Astronauts without a compass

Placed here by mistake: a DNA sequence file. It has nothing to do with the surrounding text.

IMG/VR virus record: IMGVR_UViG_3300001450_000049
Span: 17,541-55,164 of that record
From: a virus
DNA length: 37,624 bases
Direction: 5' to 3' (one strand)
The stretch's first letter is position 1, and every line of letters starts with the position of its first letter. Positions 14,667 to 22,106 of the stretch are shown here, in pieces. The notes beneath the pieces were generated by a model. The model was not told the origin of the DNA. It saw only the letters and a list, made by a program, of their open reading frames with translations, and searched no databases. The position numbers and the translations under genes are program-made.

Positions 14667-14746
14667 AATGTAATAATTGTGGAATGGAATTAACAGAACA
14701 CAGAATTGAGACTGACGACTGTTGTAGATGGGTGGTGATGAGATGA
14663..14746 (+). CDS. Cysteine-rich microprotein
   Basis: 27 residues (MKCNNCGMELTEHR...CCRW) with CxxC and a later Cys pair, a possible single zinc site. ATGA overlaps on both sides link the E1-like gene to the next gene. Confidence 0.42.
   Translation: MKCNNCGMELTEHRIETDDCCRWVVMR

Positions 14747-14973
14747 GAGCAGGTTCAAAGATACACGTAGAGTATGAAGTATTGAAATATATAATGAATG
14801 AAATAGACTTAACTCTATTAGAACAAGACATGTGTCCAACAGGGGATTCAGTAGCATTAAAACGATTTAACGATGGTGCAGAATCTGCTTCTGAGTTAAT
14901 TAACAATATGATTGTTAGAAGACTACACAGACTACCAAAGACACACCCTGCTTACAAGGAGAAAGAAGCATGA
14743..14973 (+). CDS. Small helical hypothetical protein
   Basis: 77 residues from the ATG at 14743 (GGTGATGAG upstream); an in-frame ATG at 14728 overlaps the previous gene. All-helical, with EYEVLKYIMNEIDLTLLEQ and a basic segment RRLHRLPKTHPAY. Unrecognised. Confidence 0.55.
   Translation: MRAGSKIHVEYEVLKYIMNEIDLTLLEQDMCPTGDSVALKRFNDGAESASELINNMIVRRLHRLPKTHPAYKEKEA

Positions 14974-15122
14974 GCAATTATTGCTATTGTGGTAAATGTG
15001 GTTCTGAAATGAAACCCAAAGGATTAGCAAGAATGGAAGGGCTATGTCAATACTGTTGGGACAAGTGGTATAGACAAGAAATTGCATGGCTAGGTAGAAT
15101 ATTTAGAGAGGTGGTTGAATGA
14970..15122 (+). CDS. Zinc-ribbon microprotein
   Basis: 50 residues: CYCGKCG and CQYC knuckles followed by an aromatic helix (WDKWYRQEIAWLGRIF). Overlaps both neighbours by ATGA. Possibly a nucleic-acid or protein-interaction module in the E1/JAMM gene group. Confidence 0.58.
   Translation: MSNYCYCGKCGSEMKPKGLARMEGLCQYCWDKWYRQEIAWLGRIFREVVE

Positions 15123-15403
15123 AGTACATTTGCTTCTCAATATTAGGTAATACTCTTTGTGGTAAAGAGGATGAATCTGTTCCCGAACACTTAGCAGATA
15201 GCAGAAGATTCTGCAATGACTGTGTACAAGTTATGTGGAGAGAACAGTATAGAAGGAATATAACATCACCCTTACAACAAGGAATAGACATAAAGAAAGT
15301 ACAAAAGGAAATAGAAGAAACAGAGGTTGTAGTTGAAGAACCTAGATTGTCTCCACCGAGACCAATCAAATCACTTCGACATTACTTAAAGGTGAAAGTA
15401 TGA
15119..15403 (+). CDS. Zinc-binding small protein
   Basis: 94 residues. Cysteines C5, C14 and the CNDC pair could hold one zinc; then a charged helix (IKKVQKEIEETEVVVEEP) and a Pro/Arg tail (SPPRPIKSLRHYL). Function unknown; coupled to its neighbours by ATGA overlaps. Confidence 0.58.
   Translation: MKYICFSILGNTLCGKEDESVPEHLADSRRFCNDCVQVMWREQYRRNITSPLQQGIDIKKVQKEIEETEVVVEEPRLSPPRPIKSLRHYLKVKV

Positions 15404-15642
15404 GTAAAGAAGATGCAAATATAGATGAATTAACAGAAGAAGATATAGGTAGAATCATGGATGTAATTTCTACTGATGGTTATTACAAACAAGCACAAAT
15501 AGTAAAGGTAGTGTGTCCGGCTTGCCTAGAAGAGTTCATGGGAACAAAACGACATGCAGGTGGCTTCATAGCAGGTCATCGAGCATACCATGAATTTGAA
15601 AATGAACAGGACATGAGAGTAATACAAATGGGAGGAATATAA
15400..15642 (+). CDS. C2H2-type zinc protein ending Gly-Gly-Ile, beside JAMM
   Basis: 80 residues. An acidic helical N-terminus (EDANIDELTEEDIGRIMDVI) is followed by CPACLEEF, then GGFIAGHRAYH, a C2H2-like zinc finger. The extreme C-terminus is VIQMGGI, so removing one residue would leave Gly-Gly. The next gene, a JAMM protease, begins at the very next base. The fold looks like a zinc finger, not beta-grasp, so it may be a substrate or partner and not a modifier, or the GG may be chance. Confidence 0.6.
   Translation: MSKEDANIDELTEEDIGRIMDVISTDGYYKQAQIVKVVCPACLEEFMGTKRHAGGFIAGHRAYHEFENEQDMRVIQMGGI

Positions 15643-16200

At the start of the 21st century, humanity is preparing to expand into space. Either via the curiosity that drives the human race to success and catastrophe, or because of the need that will arise when we have destroyed the Earth, for many years scientists have been planning the long journeys that will lead to the colonization of other planets, such as Mars. Inside the spaceships and the colonies will be people, with all their virtues and weaknesses. That’s why the personal tragedy of Lisa Nowak became front-page news across the world last week. Nowak, 43, is not just any woman who lost control and tried to frighten (as she claims) or kidnap and murder (as the authorities charge) a rival for a man’s affections. Nowak is an astronaut, one of the top members of the most select group of people taking part in the great adventure of space travel. She was a school valedictorian, a graduate of the Naval Academy, a captain in the US Navy, a test pilot and a mission specialist aboard the space shuttle Discovery mission last July. Nowak is also the mother of a teenage son and twin 5-year-old girls. Like the other astronauts, she made great personal sacrifices, she devoted herself heart and soul to her mission, and she got through the most intensive and demanding training a human being can face. And all the time with the clear understanding of the ever present and overwhelming dangers that space flight entails. A few weeks ago, the success story began to unravel as Nowak separated from her husband of 19 years. Last Sunday, she drove non-stop 1,500 kilometers to attack Colleen Shipman, a 30-year-old air force engineer who seems to have been involved with the man that Nowak was in love with, fellow astronaut William Oefelein. Oefelein, 41, a space shuttle commander, is the divorced father of two. We cannot draw any conclusions regarding the marital stress that astronauts face but it would seem that they burn with the same desires and face the same difficult choices as everyone else. What we do not expect, however, is that one of those select few, who have been studied and assessed for so many years, should suffer a catastrophic breakdown and not find the strength to check herself in midcourse. It also seems very odd that this was not anticipated by anyone at NASA. For many years, as other scientists work on the math and mechanics that will get astronauts to their destinations safely, physicians and psychologists have been studying the behavior of people who will travel into space. These studies include the experiences of people in extremis on Earth: explorers who have spent a long time alone or in groups, cut off from the rest of the world, enduring or collapsing in the face of insurmountable difficulties. Space travel is similar to journeys of the explorers of the early 20th century and even earlier who went into the polar areas knowing that if anything went wrong there would be no rescue. There are no second chances on a space ship or a colony if someone loses control. Nowak’s collapse, therefore, immediately prompted NASA to say it was re-examining its procedures for astronauts’ psychological assessment. But maybe there is something in us humans that is beyond procedures and assessments. Because the time comes when the training and the mission are over, as are the strict controls. When the astronauts complete their mission, as Nowak did, they have no more great challenges ahead of them. Then, their controllers ease their grip and, most probably, the astronauts’ self-discipline also relaxes. That is when the human being, naked without the spacesuit or the uniform, comes face to face with himself or herself, with what has been achieved and what was lost, what was done and what is still desired. And, as Lisa Nowak showed in such a tragic way, whatever we do, however much we may try to hide it, however much it may cost us, deep inside us remains the primitive and fundamental desire to be loved – and to be loved alone.